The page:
From Al-Qaeda’s Leader Lost Because He was Wrong by Brendan Greeley, posted on Bloomberg:
The United States has no purpose. That is perhaps its greatest achievement. America’s founding document, its Declaration of Independence, allows that a state exists only to secure life, liberty, and the pursuit of happiness.
That’s it. There’s a curious lack of ambition in those words. The United States was not founded for the greater glory of anything, or as the necessary outcome of history, but for the freedom to collect figurines, to join a clogging troupe, to take a road trip.
Would that it were so. And for the white, male patriarchs that founded the country, the only ones apparently that were fully human and thereby possessed of these inalienable rights (slaves were considered at least partially human–3/5ths–else, they wouldn’t have been included as such to be counted in the Constitution in apportioning representation), perhaps it once was.
But anyone that can claim the United States has had no purpose except securing life, liberty and the pursuit of happiness for its citizens has pretty much not been paying attention for the past, oh, two hundred plus years or so. The purpose of any entity can only be derived from its actions and objective evaluation of what it has done, not what it has said. Objective consideration of what the US has done yields the inescapable conclusion that the abiding purpose of the United States has been relentless expansion. For its first hundred years or so this meant expanding West and South and all points in between. It fought numerous wars, even one with itself, and a great many skirmishes with the natives it needed to push aside, but its purpose, often simply explained as “Manifest Destiny” was to expand its empire so far as it was able. Sometimes the opportunity to pursue life, liberty and happiness on one’s own terms awaited, for a time, some few that were driving the expansion, but not so the poor souls that resisted its relentless advance, or the many that provided the blood and sweat equity required of its lofty goals. The US expanded whether or not anyone secured the opportunity to pursue life, liberty and happiness on its own terms, so that could not have been its purpose, or as the author claims, lack of one.
Once the US girdled both coasts, its purpose then became consolidating the empire and projecting its gathering power overseas. More wars and skirmishes ensued, including a particularly brutal affair in the Philippines and elsewhere that conclusively ended Spanish influence in the northern portions of North America. Then its purpose turned to flexing its economic might, which led to involvement in the first World War, and again, to numerous skirmishes around the world, these mostly aimed at making the world safe for expanding the fortunes of its industrialist titans. Japanese stupidity provided the catalyst for its next great expansion, which reached across two oceans, ultimately to include the colonization of Japan, the establishment of beachheads on the Asian mainland, and the colonization of much of Northern Europe under its nuclear umbrella. Then the relentless expansion finally met an opponent with the capacity to inflict immense destruction on the heartland of its empire and so stalled, forcing its expansionist dreamers to content themselves with skirmishes on the borders of the newly-established empire while it awaited demise of its existential foe. When that finally came, the empire moved quickly to consolidate gains and push forward, expanding its reach into Northern Africa and the Middle and Near East, which is roughly where it now stands. While the expansion has lately stalled for want of places in which to expand (except its waistlines, vehicles and McMansions), the industrialist titans of a century earlier which drove its expansion have now been replaced by financial titans. Its immediate purpose seems now to be expanding the fortunes of its cadre of international investment bankers. Because of its internally discordant political landscape and mordant domestic economic performance, my expectation is that some new expansion of the empire will soon be undertaken. Killing Bin Laden and subduing Al Qaeda was nothing but a convenient sideshow and excuse for centralizing and multiplying the wealth and power of the government charged with managing the empire. It now needs a new excuse for expansion, but history has usually been kind enough to provide one. Failing that, the US has never blushed at manufacturing excuses on its own.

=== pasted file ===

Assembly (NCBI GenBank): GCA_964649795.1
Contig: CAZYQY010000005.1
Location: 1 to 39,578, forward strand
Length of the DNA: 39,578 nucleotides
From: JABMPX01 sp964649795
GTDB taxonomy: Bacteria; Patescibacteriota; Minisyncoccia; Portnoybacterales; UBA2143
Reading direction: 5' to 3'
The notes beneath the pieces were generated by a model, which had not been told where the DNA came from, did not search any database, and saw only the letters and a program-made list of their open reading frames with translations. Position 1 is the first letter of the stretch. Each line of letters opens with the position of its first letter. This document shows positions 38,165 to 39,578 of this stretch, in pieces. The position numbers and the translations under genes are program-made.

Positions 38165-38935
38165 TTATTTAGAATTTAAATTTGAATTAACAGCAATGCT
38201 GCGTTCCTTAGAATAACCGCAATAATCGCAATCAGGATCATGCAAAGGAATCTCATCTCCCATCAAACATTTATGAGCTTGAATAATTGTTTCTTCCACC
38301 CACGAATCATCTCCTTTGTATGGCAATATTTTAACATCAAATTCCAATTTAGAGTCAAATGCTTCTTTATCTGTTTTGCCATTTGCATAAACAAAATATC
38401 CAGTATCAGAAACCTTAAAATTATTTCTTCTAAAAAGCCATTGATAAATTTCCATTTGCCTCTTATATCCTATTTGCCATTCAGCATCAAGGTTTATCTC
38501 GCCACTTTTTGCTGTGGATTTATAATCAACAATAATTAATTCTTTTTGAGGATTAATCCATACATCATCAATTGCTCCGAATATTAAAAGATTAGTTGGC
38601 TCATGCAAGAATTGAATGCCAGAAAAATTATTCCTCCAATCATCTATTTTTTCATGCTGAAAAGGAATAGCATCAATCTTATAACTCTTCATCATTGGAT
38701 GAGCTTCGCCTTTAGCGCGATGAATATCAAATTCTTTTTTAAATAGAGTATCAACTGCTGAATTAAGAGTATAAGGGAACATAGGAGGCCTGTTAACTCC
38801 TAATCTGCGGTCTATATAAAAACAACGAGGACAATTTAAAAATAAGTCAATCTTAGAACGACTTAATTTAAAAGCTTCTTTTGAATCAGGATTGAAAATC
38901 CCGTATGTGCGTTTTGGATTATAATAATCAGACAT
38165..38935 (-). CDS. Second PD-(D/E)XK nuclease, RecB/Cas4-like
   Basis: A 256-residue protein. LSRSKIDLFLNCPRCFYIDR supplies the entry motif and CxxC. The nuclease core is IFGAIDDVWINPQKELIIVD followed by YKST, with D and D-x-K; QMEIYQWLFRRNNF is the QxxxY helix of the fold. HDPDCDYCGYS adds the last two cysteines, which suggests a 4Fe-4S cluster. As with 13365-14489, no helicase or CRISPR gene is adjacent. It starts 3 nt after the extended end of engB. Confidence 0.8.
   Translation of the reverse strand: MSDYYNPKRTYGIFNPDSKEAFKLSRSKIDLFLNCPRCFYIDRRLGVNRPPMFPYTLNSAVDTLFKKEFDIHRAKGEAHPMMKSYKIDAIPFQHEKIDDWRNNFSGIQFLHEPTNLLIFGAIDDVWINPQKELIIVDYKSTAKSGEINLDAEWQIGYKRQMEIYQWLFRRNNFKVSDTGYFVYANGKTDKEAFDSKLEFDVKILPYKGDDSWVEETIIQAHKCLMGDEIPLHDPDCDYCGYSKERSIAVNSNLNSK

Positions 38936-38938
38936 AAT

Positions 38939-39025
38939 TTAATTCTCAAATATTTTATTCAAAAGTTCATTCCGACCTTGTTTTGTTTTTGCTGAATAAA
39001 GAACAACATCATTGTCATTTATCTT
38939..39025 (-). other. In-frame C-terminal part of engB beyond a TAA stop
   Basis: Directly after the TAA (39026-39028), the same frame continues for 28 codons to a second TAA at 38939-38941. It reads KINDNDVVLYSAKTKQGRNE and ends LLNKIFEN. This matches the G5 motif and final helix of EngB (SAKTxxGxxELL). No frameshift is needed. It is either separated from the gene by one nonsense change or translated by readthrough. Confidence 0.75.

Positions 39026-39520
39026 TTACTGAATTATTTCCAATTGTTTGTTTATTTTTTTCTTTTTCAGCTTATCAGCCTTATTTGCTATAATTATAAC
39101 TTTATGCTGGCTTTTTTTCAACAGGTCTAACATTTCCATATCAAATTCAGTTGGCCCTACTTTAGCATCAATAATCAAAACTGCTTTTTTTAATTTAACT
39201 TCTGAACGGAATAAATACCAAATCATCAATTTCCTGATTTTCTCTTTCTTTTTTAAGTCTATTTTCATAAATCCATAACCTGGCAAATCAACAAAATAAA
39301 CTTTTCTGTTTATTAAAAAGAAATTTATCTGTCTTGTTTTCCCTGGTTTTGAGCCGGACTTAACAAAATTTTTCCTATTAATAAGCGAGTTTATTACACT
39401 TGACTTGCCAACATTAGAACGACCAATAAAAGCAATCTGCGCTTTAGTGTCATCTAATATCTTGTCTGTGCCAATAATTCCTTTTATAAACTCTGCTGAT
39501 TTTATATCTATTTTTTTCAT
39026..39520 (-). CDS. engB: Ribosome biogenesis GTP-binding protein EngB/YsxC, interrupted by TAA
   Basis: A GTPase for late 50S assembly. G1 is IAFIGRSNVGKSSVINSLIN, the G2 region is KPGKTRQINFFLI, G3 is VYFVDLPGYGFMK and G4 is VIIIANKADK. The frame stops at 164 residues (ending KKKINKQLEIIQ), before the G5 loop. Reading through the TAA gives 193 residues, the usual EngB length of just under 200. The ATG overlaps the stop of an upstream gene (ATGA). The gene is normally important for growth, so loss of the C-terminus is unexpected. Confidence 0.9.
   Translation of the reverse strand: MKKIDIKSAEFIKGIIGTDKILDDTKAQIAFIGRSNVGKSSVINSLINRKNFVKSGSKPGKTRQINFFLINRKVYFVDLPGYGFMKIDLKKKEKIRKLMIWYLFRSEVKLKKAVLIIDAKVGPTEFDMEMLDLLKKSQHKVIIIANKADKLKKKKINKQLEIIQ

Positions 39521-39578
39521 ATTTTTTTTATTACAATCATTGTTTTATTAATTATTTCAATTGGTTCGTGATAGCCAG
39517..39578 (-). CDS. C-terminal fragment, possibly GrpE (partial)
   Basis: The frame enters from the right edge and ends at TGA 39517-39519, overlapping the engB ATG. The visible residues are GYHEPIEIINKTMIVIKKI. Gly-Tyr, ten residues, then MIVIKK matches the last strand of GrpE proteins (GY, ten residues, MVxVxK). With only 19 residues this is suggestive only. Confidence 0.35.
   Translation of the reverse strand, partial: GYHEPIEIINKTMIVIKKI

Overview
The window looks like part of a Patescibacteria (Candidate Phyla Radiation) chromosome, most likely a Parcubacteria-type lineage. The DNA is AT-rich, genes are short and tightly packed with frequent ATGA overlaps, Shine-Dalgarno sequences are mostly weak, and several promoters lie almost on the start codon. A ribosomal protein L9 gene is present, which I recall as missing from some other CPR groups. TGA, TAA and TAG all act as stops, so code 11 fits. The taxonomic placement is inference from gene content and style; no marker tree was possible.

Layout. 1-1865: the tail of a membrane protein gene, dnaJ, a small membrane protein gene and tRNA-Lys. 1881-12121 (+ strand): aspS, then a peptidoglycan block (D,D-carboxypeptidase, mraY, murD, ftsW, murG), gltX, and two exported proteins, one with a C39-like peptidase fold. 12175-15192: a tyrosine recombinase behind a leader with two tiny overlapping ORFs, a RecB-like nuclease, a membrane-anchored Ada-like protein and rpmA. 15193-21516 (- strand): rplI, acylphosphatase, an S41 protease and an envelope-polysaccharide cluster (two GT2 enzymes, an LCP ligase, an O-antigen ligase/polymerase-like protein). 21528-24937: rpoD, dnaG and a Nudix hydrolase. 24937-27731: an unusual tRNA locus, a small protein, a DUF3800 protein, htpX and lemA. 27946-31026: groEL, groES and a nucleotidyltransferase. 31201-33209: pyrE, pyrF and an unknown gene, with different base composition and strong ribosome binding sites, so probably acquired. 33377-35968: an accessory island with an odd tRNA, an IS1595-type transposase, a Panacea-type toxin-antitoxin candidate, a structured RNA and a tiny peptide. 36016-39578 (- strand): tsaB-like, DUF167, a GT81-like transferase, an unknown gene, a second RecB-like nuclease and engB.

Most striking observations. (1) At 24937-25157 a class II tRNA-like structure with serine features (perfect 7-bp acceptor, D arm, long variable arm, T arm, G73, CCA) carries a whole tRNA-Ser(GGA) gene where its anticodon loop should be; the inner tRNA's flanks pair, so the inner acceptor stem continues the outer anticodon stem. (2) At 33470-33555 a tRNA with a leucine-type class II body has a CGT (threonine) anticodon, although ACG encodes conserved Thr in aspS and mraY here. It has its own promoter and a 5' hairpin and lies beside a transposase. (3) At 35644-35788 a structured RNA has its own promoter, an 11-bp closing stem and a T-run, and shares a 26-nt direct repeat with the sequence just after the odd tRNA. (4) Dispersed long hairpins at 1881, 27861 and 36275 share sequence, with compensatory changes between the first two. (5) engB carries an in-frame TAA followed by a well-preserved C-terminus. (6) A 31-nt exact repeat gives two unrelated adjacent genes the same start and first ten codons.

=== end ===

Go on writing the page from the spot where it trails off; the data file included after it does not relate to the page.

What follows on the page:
Asserting that the United States has had no purpose other than providing its citizens the opportunity to pursue life, liberty and happiness on their own terms reflects a wilful ignorance of history; an ignorance so profound that it can only be the result of having first decided upon the conclusion, then employing the intellect to interpret the evidence in a light most favorable to the pre-ordained outcome. In other words, Mr. Greeley is afflicted with a severe case of confirmation bias, which to be fair, is just the same as a great many of his countrymen.